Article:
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What is muscle soreness and how can massage help?

Have you ever wondered why you get sore during or after activities like skiing, biking running, or working out? When our muscles are active they create metabolic wastes such as lactic acid and carbon dioxide. This is a normal process occurring constantly as we move about doing our daily activities. Carrier molecules gather up these waste products and clear them from the muscle cells.

Here’s an analogy: The waste collection center in South Lake Tahoe has hired enough drivers and purchased enough trucks to handle the normal daily flow of garbage. During the Christmas/New Years period there's a sudden influx of vacationers which results in an increased flow of garbage.  It would be helpful to have more drivers and trucks during this period - simple supply and demand dynamics in action. Our bodies, in their infinite wisdom, have enough carrier molecules (trucks and drivers) to clear the flow of metabolic wastes (garbage) produced by our normal daily activities. When our activity suddenly increases, our muscles produce more metabolic wastes while the carrier molecules don’t immediately increase. Why? Our body adds trucks and drivers slowly and carefully over time – it doesn’t take on part-time workers lightly or add trucks to the fleet if it’s only a temporary situation. The excess metabolic wastes we produce on our once-a-year ski trip must wait on the curb (quad muscle) until a truck (carrier molecule) is free to pick it up. In the meantime, its continued presence in the muscle will irritate nerves causing the sensation of pain. Pain is nature’s attention-getting signal that initiates action to correct the situation. It keeps the trucks and drivers moving to clear the area ASAP. Just as garbage sitting on our curb for days is an eye-sore, waste sitting in our muscles is a “nerve-sore”.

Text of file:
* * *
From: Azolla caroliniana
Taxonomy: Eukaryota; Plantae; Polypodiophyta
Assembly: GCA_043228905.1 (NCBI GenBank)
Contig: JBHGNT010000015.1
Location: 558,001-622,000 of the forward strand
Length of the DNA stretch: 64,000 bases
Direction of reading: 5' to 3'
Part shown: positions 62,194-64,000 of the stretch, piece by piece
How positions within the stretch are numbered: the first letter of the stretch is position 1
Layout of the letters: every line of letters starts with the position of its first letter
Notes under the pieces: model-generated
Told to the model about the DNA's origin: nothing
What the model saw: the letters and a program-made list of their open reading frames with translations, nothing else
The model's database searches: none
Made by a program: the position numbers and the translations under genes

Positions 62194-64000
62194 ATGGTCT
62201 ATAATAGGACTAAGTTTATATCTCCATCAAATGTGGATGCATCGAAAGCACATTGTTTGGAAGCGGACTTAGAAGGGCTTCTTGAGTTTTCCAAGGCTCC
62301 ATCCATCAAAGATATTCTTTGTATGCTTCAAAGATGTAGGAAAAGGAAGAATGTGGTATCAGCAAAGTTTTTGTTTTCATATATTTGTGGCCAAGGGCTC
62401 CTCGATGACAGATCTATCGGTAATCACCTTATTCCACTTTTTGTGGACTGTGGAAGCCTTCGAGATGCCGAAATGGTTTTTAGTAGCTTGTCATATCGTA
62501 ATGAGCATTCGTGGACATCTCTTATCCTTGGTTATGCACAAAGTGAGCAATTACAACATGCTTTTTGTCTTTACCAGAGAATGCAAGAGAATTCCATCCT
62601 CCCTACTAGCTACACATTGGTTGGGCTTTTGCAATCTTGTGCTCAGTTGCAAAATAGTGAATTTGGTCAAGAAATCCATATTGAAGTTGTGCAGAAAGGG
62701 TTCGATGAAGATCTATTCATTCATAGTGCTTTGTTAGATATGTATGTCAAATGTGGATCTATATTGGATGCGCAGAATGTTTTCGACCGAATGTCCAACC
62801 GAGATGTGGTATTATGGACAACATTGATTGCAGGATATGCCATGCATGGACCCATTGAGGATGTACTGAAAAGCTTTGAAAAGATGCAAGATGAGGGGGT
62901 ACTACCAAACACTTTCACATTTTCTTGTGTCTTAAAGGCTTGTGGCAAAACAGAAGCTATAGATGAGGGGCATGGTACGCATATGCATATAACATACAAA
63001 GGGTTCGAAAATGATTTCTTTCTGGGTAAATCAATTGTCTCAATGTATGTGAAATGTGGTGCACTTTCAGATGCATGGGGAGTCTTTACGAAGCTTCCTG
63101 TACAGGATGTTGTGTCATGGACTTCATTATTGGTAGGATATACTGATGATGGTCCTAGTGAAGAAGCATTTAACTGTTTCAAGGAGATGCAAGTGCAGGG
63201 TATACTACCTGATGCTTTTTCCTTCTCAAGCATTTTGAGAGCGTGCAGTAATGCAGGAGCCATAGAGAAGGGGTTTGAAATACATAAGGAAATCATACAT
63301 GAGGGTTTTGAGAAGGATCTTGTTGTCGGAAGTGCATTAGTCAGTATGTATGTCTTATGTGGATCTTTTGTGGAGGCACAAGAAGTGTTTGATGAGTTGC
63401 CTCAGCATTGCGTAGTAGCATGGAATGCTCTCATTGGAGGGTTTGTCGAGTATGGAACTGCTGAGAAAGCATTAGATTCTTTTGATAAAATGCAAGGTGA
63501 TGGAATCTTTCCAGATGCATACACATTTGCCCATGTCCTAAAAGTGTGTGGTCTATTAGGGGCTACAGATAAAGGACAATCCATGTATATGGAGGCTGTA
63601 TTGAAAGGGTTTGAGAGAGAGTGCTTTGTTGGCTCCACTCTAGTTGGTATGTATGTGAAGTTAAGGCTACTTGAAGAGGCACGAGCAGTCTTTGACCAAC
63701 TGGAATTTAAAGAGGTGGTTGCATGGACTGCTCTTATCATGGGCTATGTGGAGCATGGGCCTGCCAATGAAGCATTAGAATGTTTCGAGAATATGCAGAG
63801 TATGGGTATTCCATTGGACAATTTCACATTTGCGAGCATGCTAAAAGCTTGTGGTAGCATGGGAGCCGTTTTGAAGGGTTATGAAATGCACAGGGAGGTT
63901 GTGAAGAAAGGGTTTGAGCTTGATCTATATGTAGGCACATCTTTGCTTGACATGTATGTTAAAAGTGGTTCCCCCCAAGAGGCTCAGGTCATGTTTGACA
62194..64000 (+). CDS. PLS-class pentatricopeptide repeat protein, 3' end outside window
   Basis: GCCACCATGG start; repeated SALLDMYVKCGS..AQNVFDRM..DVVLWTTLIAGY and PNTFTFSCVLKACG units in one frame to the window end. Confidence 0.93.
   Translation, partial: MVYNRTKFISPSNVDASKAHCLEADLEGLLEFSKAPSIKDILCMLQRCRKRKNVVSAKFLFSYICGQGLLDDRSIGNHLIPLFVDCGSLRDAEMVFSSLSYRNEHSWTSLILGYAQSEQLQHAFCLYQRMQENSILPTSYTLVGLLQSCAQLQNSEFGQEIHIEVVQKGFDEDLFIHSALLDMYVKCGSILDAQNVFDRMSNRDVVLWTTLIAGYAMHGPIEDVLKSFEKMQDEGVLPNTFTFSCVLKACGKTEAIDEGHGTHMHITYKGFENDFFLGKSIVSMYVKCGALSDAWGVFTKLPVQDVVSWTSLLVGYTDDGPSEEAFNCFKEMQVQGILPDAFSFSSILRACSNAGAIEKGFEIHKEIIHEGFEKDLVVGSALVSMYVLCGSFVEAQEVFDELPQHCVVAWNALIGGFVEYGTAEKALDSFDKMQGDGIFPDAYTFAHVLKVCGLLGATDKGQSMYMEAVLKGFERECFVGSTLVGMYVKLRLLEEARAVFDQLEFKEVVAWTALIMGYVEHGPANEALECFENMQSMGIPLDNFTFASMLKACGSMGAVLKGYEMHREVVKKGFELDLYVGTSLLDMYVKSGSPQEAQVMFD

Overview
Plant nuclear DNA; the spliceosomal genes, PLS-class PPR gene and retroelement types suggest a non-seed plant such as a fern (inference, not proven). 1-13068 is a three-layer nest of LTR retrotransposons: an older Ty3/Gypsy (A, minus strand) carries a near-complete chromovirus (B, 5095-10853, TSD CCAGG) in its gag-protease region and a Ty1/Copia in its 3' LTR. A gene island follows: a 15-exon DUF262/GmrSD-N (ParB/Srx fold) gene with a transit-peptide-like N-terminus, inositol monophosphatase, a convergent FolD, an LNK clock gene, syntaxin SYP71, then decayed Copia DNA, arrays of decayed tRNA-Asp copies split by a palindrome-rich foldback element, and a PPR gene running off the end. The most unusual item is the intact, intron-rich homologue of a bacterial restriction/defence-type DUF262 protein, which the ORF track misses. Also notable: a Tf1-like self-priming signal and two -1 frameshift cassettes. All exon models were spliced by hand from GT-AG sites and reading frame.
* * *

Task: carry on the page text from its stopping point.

How can massage help? It’s like adding a fleet of temporary trucks and drivers to clear the metabolic wastes faster by increasing the circulation rate of blood and lymph. A massage after skiing will often help your legs “feel like new” the next day.

If, however, we have a grace period after strenuous activity, feeling great until the next day when muscle soreness shows up with a vengeance, this is called “delayed onset muscle soreness”, DOMS, and seems to have less to do with buildup of metabolic wastes and more to do with damaged muscle fibers.

Can massage help DOMS? Research conducted at Australia’s Edith Cowan University in 2005 found that “massage, used appropriately, is beneficial in reducing delayed-onset muscle soreness and swelling associated with high-intensity eccentric exercise,” and provides 20-40% reduction in soreness, as well as reducing swelling and plasma CK activity (an inflammation marker).

Prior to this, another study looking at the effects of massage on delayed onset muscle soreness reported in the British Journal of Sports Medicine, 2003, found a decrease in perceived muscle soreness at 48 hours post-exercise, but concluded that “the effects of massage may be more psychological than physiological.” They suggested the benefit of massage may be due to improved sleep patterns, increased endorphin and serotonin levels, and decreased stress hormone levels. “Additionally, massage may activate pressure instead of pain receptors, thereby lowering soreness intensity.”

A study at Cornell showed that a massage twenty minutes after vigorous exercise can help reduce muscle soreness two days later.
In a 2006 article, Postexercise Muscle Soreness by Divakara Kedlaya, MBBS, possible explanations are discussed for why exercise and physical therapy may help DOMS:
• Break-up of adhesions
• increased blood flow to flush accumulations of waste products
• release of endorphins
• attention directed away from the pain
These are also the explanations hypothesized to be the benefits of massage on DOMS.

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